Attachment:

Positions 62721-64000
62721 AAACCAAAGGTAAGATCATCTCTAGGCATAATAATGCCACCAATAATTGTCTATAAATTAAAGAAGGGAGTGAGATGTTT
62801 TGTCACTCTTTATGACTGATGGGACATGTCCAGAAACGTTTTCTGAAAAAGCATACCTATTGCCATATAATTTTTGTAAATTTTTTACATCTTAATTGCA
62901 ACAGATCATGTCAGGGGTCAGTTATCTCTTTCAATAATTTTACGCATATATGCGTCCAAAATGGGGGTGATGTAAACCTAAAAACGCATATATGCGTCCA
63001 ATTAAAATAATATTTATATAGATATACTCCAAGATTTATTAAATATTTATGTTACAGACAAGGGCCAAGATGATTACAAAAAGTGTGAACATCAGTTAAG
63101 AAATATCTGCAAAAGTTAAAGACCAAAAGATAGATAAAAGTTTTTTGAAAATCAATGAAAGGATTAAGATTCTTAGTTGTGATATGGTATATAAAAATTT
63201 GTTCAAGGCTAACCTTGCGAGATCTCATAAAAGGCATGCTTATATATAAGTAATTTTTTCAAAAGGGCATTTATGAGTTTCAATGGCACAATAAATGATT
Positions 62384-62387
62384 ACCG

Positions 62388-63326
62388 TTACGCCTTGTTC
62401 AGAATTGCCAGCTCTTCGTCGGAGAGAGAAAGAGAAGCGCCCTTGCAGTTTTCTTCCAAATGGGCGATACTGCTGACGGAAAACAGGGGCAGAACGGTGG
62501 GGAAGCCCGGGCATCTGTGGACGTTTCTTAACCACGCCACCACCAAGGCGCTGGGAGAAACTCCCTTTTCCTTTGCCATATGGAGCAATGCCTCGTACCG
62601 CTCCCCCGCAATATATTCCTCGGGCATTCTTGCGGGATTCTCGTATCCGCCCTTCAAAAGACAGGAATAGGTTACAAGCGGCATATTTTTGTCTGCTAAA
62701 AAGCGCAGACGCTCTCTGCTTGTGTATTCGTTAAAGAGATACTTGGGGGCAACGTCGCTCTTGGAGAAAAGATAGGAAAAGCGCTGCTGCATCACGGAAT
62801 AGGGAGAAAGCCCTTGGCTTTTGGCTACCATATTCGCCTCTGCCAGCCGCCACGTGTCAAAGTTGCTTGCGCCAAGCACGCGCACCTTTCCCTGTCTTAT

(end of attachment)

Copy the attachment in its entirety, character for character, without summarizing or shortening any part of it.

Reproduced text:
Positions 62721-64000
62721 AAACCAAAGGTAAGATCATCTCTAGGCATAATAATGCCACCAATAATTGTCTATAAATTAAAGAAGGGAGTGAGATGTTT
62801 TGTCACTCTTTATGACTGATGGGACATGTCCAGAAACGTTTTCTGAAAAAGCATACCTATTGCCATATAATTTTTGTAAATTTTTTACATCTTAATTGCA
62901 ACAGATCATGTCAGGGGTCAGTTATCTCTTTCAATAATTTTACGCATATATGCGTCCAAAATGGGGGTGATGTAAACCTAAAAACGCATATATGCGTCCA
63001 ATTAAAATAATATTTATATAGATATACTCCAAGATTTATTAAATATTTATGTTACAGACAAGGGCCAAGATGATTACAAAAAGTGTGAACATCAGTTAAG
63101 AAATATCTGCAAAAGTTAAAGACCAAAAGATAGATAAAAGTTTTTTGAAAATCAATGAAAGGATTAAGATTCTTAGTTGTGATATGGTATATAAAAATTT
63201 GTTCAAGGCTAACCTTGCGAGATCTCATAAAAGGCATGCTTATATATAAGTAATTTTTTCAAAAGGGCATTTATGAGTTTCAATGGCACAATAAATGATT
Positions 62384-62387
62384 ACCG

Positions 62388-63326
62388 TTACGCCTTGTTC
62401 AGAATTGCCAGCTCTTCGTCGGAGAGAGAAAGAGAAGCGCCCTTGCAGTTTTCTTCCAAATGGGCGATACTGCTGACGGAAAACAGGGGCAGAACGGTGG
62501 GGAAGCCCGGGCATCTGTGGACGTTTCTTAACCACGCCACCACCAAGGCGCTGGGAGAAACTCCCTTTTCCTTTGCCATATGGAGCAATGCCTCGTACCG
62601 CTCCCCCGCAATATATTCCTCGGGCATTCTTGCGGGATTCTCGTATCCGCCCTTCAAAAGACAGGAATAGGTTACAAGCGGCATATTTTTGTCTGCTAAA
62701 AAGCGCAGACGCTCTCTGCTTGTGTATTCGTTAAAGAGATACTTGGGGGCAACGTCGCTCTTGGAGAAAAGATAGGAAAAGCGCTGCTGCATCACGGAAT
62801 AGGGAGAAAGCCCTTGGCTTTTGGCTACCATATTCGCCTCTGCCAGCCGCCACGTGTCAAAGTTGCTTGCGCCAAGCACGCGCACCTTTCCCTGTCTTAT